Hospital Rooms Should Stop Making People Sick

Three Strategies for Reducing Healthcare-Associated Infections

February 18, 2016

Architect, NBBJ

Editor’s Note: This post was co-authored by Kerianne Graham and Sarah Markovitz. An expanded version appeared in Becker’s Hospital Review.

According to the Centers for Disease Control and Prevention (CDC), about 1 in 25 hospital patients have a Healthcare-Acquired Infection (HAI) — that is, an infection that develops as a result of medical care — on any given day, and in 2011 an estimated 75,000 patients with HAIs died during hospitalization. Treatment for these infections has led to annual costs of between $28 and $45 billion, and with changing pay-for-performance penalties, their impact on a hospital’s bottom line will only increase.

Whether you work in a hospital environment, parallel to it, or only engage with it when you or a loved one falls ill, chances are each of us will be somehow affected by an HAI, which is why our awareness of the issue at hand is critical.

Although tracking the initial cause of an HAI can be difficult, studies have identified the leading causes, starting with human behavior and compliance: the CDC identifies hand-washing as “the single most important method to prevent hospital infections.” Hand-washing alone, however, cannot eliminate HAIs completely, because contact with bacteria-laden objects and surfaces can lead to re-contamination, and we’ve learned from more than one institution that turn-over time for cleaning is a major challenge.

It has became clear that eliminating HAIs requires a “systems” approach, with multiple interventions in the design and function of hospitals and clinics. As architects, we recommend our clients take three approaches to make a difference: reduce the number of high-touch surfaces, eliminate potential host surfaces for pathogens, and increase compliance of medical personnel.

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Reduce Touch

Approximately 20-40% of HAIs are the result of infection transferred by human touch. Therefore, we suggest reducing the times that staff interact with unnecessary objects before caring for the patient. We turned to the CDC’s list of high-touch surfaces to rethink how staff interact with these objects. Some suggestions can be simply implemented, like trading doorknobs with wave sensors (#1), installing touch-free faucets and hand dryers (#2) and built-in, closed bedpan washers (#3).

Other suggestions require more operational changes: using room-specific, UV-sanitized tablets (#4) for documentation or as controllers for anything from lights to temperature. Still other solutions may seem counterintuitive, such as duplicating the overbed table (#5) — an additional surface is introduced, but it allows for separation of staff and patient surfaces — or storage alcoves where equipment can be stored until needed (#6).

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Eliminate Pathogens / Hosts

Microbes are everywhere, but reducing the number of host sites can reduce the chance of infection. For instance, replacing cubicle curtains with electrochromatic “smart glass” (#7) removes an element that can harbor microbes easily passed by contact transmission.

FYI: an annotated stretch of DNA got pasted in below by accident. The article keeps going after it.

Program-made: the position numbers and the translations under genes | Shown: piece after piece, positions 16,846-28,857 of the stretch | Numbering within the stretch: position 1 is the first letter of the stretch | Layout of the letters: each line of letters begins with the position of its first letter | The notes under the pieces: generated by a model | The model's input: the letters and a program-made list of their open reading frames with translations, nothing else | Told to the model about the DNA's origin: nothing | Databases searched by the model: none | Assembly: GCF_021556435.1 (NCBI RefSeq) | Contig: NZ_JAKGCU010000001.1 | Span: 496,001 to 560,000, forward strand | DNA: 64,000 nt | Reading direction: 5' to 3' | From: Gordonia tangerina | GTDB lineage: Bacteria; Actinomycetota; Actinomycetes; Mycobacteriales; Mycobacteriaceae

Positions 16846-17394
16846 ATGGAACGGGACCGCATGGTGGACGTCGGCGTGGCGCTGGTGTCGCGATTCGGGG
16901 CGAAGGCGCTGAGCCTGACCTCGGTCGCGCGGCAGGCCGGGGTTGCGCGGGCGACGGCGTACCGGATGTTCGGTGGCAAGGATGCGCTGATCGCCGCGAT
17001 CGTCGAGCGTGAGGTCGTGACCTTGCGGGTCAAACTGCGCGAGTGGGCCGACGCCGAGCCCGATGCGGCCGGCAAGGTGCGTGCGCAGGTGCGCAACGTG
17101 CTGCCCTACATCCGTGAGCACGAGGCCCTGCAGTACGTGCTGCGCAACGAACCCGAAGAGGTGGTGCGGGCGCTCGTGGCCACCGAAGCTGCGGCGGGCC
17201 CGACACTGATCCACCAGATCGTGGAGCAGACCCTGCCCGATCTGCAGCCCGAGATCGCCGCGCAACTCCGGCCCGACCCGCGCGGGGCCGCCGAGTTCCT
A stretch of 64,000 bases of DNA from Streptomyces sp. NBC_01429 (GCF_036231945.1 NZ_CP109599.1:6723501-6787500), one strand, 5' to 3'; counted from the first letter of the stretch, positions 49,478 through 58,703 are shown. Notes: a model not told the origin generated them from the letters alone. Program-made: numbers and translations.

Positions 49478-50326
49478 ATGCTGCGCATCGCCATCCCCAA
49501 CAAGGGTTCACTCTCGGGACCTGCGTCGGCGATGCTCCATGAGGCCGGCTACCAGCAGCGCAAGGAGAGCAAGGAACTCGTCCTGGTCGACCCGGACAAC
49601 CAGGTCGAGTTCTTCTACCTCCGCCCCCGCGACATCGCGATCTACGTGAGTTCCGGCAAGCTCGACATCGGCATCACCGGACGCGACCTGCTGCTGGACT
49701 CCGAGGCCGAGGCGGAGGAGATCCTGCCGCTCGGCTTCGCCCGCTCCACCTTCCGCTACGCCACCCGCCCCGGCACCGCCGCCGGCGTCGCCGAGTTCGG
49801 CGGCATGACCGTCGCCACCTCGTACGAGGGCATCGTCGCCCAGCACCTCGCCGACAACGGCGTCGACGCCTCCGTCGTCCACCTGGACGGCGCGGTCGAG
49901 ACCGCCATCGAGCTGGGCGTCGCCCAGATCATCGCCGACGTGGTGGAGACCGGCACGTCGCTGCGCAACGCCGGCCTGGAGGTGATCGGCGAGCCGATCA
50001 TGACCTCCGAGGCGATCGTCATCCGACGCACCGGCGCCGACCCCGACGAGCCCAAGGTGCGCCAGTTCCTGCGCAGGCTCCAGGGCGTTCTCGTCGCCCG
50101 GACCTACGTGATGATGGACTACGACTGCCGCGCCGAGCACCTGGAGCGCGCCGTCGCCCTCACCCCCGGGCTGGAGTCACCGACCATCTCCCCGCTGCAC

The room layout also makes a difference; inboard bathrooms, by keeping humidity away from cold exterior walls, reduce the likelihood of condensation and mold (#8). The exterior also walls should include appropriate vapor barriers and insulation (#9).

Finally, if we keep harmful microbes out of the patient environment, we can worry less about how we remove them. An average of 421,000 units of bacteria are tracked in on the outside surface of each shoe, including E. coli, which indicates contact with fecal matter; shoe cover dispensers are a simple solution (#10).

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Increase Compliance

None of these features matter, however, without the cooperation of clinical staff. To make it easier for staff to follow hand hygiene and infection prevention guidelines, the environment should be optimized with strategic, easily accessible locations for such seemingly simple elements as sanitizer dispensers, masks, gloves, shoe covers, sharps containers, garbage receptacles and contaminated supply disposal units (#11), along with automatic hand washers and dryers at the entry (#12).

Where low-tech solutions aren’t enough, RFID technology can be used for immediate feedback and compliance reports, (though some worry about the “big brother” aspect), and when paired with color-changing LED lighting can provide an indicator and record of hand-washing (#13). Low-tech and high-tech strategies alike, however, require the involvement and buy-in of the staff.

 

Conclusion

HAIs have no simple solution. Product representatives and architects alike must prove that their solutions will do more good than harm, and the quantity of evidence needed to declare something safe is much greater than the evidence needed to declare it poses an unnecessary risk. For instance, a well-known U.S. institution recently banned antimicrobial additives from surfaces in its facilities because the known risk from harmful chemicals outweighed the promised rewards in infection prevention.

With limited scientific proof, and limited existing regulations, it’s vital that we continue with this research to better protect healthcare patients. HAIs may never be eliminated completely, but with careful design, we can build much healthier and safer environments.

Banner image courtesy of COD Newsroom/Flickr.

All other images courtesy Pablo Licari/NBBJ.

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